- Course: Employment Law 101
- Module: Discrimination
- Lesson Type: Video
- Lesson Duration: 4:14
This section is on retaliation. We all instinctively want to retaliate if we’re harmed the instinct is for us to strike back. Or to do something that we believe is protective in nature. This is a great quote by Albert Camus. “Retaliation is related to nature and instinct, not to law. Law, by definition, cannot obey the same rules as nature.” So it's kind of understandable that retaliation is such a difficult thing for employers to dealt with, because a business is an artificial entity comprised of people who instinctively would probably retaliate. And we have to teach them and train them and talk to them about how not to and why. So that's part of what we're gonna talk about here.
Let's look at the legal definition of retaliation, and sort of how retaliation happens. There's actually three elements to retaliation. The first one is that the employee has to be engaged in a protected activity. The second one is that the employee you engage in that protected activity was then subjected to some sort of adverse employment action. And the third element deals with causation, in other words, that adverse employment action was caused by the employee engaging in the protected activity. So when we think about retaliation, from a legal perspective, we look at it in those three aspects to decide whether or not it's an actionable cause of action under the law.
So we have a protected activity that lead to an adverse employment action and the adverse employment action was caused by the protected activity. In defining protected activity, an employee is entitle to take action like a planning, whether it be formal or informal of anything that was illegal, discrimination or harassment, for example. They could be supporting somebody else's complaint and might be appearing as a witness or giving testimony in an investigation, things of that nature. Or it could be if they believe an order is discriminatory in nature or harassing, it could be actually refusing that order. So those are examples from the law of what a protected activity is.
What about adverse action, this one's kind of more difficult to pin down, the idea of an adverse action is something like termination or maybe a demotion or perhaps a loss of pay. We’re gonna talk little bit about this elements as we go through this particular segment.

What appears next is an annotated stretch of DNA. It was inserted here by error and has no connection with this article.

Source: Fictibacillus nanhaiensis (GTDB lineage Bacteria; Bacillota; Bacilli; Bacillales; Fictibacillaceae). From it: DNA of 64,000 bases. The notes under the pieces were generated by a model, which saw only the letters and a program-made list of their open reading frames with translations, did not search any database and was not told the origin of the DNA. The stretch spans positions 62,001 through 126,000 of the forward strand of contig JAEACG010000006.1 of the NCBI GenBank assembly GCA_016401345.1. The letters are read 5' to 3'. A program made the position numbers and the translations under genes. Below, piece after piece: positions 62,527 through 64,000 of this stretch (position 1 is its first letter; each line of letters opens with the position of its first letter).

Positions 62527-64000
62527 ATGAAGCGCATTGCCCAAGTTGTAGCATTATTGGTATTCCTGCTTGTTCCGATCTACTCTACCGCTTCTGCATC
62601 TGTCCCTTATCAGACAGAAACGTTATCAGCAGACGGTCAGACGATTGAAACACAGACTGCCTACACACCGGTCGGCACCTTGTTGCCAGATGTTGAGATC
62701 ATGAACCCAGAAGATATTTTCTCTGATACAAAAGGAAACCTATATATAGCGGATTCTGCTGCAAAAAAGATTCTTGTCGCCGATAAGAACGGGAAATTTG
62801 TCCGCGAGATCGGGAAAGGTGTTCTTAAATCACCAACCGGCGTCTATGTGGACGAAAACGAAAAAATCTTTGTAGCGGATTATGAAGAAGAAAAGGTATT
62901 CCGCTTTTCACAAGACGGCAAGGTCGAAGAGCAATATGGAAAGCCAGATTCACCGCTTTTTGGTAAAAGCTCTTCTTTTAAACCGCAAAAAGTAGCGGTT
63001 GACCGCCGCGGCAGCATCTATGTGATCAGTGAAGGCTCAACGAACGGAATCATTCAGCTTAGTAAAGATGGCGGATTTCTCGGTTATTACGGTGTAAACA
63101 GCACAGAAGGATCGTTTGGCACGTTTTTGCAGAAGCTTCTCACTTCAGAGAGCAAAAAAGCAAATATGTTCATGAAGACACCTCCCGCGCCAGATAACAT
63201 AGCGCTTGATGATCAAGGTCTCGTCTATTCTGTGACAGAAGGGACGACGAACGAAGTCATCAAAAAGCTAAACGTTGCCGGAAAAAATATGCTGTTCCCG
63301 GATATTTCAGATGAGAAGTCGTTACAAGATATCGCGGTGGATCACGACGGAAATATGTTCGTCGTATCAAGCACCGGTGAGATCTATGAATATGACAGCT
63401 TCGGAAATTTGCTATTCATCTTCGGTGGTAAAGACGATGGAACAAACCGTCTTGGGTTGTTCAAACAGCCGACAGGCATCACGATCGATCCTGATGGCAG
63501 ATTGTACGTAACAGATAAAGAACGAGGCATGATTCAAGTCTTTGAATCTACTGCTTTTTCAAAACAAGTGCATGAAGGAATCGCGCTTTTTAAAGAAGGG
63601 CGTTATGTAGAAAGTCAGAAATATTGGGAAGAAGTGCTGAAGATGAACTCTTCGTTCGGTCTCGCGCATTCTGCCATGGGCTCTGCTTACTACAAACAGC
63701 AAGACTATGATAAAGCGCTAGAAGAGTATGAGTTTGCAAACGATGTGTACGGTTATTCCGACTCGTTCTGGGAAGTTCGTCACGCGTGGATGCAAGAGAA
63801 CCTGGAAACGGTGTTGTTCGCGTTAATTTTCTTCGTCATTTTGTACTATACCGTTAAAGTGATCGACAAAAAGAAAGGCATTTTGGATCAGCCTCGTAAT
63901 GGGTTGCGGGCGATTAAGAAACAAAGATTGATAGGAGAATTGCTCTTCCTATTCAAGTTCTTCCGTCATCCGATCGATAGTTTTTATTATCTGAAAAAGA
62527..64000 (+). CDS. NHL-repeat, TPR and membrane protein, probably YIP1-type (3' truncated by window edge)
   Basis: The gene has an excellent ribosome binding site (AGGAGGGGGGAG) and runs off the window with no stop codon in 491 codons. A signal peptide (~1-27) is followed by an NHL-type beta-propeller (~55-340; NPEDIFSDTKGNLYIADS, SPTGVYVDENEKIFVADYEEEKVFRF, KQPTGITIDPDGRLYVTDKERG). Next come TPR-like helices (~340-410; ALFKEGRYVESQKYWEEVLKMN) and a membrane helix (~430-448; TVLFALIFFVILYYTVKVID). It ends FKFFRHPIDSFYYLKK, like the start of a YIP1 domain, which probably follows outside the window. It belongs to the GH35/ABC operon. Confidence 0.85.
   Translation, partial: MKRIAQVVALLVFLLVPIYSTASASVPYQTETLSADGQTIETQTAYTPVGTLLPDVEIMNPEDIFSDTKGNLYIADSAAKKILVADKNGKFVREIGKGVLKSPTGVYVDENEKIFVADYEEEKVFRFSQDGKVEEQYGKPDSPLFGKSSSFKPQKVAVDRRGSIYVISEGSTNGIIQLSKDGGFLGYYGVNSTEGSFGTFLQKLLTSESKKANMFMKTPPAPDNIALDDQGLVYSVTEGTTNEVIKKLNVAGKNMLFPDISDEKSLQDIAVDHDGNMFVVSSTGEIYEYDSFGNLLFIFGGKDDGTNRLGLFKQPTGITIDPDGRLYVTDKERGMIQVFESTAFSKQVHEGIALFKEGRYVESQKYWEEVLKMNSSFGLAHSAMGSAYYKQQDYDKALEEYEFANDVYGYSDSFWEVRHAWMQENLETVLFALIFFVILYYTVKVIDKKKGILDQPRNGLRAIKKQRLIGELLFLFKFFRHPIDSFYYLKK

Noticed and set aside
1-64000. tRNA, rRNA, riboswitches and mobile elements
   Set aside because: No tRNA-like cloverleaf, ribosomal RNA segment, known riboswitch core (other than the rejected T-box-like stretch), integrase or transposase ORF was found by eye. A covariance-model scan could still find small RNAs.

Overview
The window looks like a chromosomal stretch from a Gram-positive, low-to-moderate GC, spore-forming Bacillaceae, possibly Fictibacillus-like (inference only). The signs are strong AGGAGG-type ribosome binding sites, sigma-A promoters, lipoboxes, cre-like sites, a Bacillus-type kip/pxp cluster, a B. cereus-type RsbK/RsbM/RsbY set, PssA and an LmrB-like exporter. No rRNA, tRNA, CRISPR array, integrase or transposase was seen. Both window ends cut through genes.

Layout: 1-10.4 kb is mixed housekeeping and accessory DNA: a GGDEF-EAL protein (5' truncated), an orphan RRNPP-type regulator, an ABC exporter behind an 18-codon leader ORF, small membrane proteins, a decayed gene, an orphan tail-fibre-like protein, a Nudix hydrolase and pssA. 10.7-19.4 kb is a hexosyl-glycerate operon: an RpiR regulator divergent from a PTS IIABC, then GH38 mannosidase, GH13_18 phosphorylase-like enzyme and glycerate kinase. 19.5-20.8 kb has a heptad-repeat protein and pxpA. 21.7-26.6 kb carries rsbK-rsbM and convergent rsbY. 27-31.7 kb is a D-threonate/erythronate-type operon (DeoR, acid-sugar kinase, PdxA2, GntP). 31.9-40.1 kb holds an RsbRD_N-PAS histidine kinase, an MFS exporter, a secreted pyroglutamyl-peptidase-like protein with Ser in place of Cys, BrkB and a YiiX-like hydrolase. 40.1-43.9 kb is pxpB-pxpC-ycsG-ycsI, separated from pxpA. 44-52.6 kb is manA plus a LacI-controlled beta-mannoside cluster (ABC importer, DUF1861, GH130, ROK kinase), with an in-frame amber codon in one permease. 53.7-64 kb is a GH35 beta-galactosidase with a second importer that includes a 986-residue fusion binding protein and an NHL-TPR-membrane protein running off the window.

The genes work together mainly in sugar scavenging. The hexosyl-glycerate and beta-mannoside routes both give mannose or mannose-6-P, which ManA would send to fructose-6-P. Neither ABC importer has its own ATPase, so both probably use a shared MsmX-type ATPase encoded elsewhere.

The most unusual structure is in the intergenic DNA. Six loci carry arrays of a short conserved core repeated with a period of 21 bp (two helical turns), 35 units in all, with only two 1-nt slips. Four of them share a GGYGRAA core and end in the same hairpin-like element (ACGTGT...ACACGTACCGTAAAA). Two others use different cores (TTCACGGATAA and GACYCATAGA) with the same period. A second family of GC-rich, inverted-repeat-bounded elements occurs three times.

It's important to note that not everything that’s unpleasant for the employee, is an adverse action. The business, the managers can discipline employees after they've made a complaint but it's very, very important that they be very clear that what they're disciplining is conduct that is contrary to policies or procedures and they're not disciplining differently or for the sake of discipline. In other words, it can't be perceived as just an excuse to pick on the employee. It needs to be very valid, well-documented, and clear discipline if you're going to undergo it.
Also, frequently in retaliation claims this happens. A employee is not happy about something, and they complained. And then other employees aren't pleased that they complained, and they kind of think of that employee as the tattletale and they don't treat that employee with the same respect or kindness. Well, that may or may not be retaliation. Generally, the law looks at that as too minimal to be retaliation because it's not necessarily an adverse action by the business. But a lot of employees don't know that and they certainly will bring a complaint because the work environment has changed after their claim. So these are things to think about.
Mark A. Addington, Esq. advises and advocates on behalf of businesses concerning Labor & Employment Law, Business Regulatory Compliance, Restrictive Covenants (Non-Competition, Non-Solicitation, and Confidentiality), Wage & Hour, Privacy, Technology,...Mark's Full Bio
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